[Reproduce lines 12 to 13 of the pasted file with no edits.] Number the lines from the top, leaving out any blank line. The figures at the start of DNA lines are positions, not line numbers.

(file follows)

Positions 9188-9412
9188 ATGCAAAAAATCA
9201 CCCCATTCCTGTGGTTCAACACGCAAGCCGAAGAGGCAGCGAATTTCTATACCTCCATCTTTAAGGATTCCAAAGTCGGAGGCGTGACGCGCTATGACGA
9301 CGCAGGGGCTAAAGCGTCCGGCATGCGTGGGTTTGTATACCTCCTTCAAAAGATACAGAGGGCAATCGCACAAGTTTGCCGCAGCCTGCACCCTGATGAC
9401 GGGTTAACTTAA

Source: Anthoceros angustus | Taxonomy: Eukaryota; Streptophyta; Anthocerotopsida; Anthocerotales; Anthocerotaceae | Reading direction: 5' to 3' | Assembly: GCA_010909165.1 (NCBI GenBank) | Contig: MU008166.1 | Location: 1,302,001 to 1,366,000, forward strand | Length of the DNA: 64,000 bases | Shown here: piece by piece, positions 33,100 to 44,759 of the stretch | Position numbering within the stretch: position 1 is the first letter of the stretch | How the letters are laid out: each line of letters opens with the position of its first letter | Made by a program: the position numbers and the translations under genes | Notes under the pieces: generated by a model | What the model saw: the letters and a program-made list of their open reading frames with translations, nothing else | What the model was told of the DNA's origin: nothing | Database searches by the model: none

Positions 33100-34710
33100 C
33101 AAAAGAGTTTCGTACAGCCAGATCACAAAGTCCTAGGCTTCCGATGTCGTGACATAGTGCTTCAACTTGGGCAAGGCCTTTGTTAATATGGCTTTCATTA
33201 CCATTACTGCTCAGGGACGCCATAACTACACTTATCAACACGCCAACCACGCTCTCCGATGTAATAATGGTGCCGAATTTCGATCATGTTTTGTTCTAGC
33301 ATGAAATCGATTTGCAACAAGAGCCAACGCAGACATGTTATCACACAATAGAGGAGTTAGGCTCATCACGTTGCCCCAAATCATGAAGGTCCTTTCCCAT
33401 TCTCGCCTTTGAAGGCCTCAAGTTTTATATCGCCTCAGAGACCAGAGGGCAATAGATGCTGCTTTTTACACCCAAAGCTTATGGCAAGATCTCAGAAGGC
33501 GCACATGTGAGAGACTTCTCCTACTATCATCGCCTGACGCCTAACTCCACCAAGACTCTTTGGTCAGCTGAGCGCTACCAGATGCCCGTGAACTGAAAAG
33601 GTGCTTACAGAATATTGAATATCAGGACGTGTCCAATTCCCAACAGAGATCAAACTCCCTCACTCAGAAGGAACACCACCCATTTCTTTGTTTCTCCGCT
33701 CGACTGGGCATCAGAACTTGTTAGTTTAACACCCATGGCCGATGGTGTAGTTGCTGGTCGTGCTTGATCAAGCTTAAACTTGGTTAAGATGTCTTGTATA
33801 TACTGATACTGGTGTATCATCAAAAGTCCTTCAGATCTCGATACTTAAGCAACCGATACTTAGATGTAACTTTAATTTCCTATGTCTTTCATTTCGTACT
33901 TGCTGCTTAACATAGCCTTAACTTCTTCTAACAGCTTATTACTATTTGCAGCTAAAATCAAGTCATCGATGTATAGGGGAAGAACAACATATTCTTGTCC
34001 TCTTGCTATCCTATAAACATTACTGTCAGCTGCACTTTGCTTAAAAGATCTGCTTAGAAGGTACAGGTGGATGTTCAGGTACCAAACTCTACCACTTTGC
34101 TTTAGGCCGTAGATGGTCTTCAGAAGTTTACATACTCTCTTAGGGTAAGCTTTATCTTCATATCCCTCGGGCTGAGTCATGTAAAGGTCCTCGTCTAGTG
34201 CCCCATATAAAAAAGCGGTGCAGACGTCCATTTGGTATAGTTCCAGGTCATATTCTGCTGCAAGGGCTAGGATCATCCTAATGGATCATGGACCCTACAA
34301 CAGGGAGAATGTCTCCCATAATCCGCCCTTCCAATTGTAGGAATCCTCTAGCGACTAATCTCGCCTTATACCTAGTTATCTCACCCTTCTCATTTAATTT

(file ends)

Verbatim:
33401 TCTCGCCTTTGAAGGCCTCAAGTTTTATATCGCCTCAGAGACCAGAGGGCAATAGATGCTGCTTTTTACACCCAAAGCTTATGGCAAGATCTCAGAAGGC
33501 GCACATGTGAGAGACTTCTCCTACTATCATCGCCTGACGCCTAACTCCACCAAGACTCTTTGGTCAGCTGAGCGCTACCAGATGCCCGTGAACTGAAAAG